Acrobats eat a lot, and if you've seen the energy they expend when they perform, you will understand why. Shih says they eat "triple the amount of an average American." Shih has recruited "for the minimum wage and the experience" a number of her present cooking class students and some graduates to cook and serve. One is so excited he has taken a two-week leave of absence from his job as a pharmaceutical salesman.Ed Crowley will be on hand every day because "it's exciting to show another culture Americans can do these things, too," he said.
Dorothae Harris, who was given the cooking classes as a birthday present by her daughter, plans to work all day long for seven days. Glen Brown, who is with Ingersoll Rand in public affairs, is coming in every night. A Chinese-American friend of Shih's from Rochester, N.Y., where Shih was a graduate student in chemistry, has taken her vacation to help out.
"I think we're doing it more out of fun," Harris said, and for the leftovers to which the 10-person crew finally sat down on Monday, after the performers had gone to their rooms. They are devoted students. "Joan's recipes are foolproof," said one. "The only problem is her classes ruin you for restaurants. I spent two weeks in China and I think Joan's food is better."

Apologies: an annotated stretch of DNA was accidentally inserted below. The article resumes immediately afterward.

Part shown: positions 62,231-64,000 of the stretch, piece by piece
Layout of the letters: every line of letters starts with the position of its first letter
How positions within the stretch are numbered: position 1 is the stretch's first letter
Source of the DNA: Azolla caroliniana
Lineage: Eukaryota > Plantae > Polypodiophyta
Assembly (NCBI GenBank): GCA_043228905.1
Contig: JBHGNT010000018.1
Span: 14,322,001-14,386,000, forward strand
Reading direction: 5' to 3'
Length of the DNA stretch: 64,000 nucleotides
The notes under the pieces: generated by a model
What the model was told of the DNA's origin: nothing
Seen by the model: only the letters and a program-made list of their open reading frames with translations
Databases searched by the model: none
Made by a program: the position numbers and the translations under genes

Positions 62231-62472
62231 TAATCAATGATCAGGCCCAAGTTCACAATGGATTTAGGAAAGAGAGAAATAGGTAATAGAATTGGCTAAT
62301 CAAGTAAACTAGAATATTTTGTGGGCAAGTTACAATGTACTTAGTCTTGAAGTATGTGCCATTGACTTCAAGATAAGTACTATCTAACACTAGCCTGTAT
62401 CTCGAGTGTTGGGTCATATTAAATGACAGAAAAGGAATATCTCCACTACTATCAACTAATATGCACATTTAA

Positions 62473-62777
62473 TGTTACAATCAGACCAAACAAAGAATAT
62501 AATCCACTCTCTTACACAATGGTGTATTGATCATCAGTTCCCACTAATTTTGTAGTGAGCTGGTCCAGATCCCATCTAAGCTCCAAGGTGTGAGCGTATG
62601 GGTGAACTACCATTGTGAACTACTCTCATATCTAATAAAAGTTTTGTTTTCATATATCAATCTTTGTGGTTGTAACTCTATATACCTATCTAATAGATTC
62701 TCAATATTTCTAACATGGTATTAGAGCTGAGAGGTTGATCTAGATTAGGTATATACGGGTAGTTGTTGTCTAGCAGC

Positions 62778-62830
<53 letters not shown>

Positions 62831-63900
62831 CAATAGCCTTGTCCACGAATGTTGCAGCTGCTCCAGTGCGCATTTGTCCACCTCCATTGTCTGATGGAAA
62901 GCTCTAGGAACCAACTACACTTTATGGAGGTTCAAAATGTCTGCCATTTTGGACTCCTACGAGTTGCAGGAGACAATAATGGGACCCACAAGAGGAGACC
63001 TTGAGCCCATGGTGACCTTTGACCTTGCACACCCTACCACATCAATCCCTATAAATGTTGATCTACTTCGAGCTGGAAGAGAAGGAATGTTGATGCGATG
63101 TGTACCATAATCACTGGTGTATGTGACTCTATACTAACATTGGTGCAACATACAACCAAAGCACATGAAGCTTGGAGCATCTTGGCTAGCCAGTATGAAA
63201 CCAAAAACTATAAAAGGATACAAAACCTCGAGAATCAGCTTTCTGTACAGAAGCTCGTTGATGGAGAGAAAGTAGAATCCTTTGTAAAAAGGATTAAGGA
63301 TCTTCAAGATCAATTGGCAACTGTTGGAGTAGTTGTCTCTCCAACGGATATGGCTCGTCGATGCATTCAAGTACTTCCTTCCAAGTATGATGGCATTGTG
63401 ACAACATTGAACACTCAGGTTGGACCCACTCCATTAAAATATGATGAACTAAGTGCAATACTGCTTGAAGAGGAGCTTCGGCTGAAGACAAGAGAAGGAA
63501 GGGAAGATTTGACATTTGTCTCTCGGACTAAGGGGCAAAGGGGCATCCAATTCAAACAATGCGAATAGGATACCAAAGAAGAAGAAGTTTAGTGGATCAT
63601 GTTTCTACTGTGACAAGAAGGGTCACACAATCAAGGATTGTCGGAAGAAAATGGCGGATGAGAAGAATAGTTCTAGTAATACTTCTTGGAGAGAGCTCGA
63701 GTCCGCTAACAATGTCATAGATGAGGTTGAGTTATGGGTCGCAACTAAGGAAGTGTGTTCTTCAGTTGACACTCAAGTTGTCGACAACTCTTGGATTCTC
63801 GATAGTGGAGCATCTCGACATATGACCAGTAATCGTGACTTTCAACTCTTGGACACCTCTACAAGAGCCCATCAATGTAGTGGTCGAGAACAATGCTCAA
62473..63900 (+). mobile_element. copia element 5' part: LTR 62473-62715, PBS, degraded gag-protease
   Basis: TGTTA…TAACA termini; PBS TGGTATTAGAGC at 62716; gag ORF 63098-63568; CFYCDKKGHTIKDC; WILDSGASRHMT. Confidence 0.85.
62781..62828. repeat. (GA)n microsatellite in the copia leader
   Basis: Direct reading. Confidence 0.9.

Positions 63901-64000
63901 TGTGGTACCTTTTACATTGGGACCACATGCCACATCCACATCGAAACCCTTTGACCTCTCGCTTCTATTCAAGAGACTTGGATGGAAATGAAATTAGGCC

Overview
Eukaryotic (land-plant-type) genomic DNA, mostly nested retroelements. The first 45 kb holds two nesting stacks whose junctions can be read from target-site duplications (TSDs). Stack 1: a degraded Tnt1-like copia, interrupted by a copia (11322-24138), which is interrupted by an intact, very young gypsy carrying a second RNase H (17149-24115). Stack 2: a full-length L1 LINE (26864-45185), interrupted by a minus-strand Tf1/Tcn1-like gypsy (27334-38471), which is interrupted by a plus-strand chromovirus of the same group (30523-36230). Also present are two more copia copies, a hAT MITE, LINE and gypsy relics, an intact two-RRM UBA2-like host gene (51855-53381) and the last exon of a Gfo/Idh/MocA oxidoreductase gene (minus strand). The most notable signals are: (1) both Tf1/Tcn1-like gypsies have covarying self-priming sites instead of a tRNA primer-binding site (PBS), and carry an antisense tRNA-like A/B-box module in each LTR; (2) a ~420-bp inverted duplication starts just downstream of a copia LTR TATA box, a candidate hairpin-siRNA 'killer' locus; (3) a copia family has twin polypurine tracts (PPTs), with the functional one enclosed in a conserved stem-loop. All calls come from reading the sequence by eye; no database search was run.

Shih has been teaching for nine years. A week after her stint as a caterer she begins her fall session.
Would she do this again?
A laugh. A pause.
"But it is a special honor." MONGOLIAN LAMB WITH HOT SAUCE
The essence of making this dish superb is that lamb should be sliced very thin and cooked rapidly. 3/4 pound leg of lamb, frozen or well chilled. Marinade: 1 tablespoon rice wine, or pale dry sherry 2 tablespoons dark soy sauce 1 tablespoon corn starch 1/2 teaspoon salt 1 teaspoon sugar, or honey 1/2 teaspoon Sichuan flower pepper, crushed 1 teaspoon vegetable oil Enough oil for deep-frying (6 cups if using a 14-inch wok), plus 2 tablespoons (peanut preferred) 2 leeks, or 4 green onions 4 cloves of garlic, minced 2 red chili peppers 1/4 cup bamboo shoots, sliced Seasoning Sauce: 1/2 tablespoon hot bean sauce 1/2 tablespoon dark soy sauce 1 tablespoon rice vinegar 1 teaspoon sugar 1 teaspoon sesame oil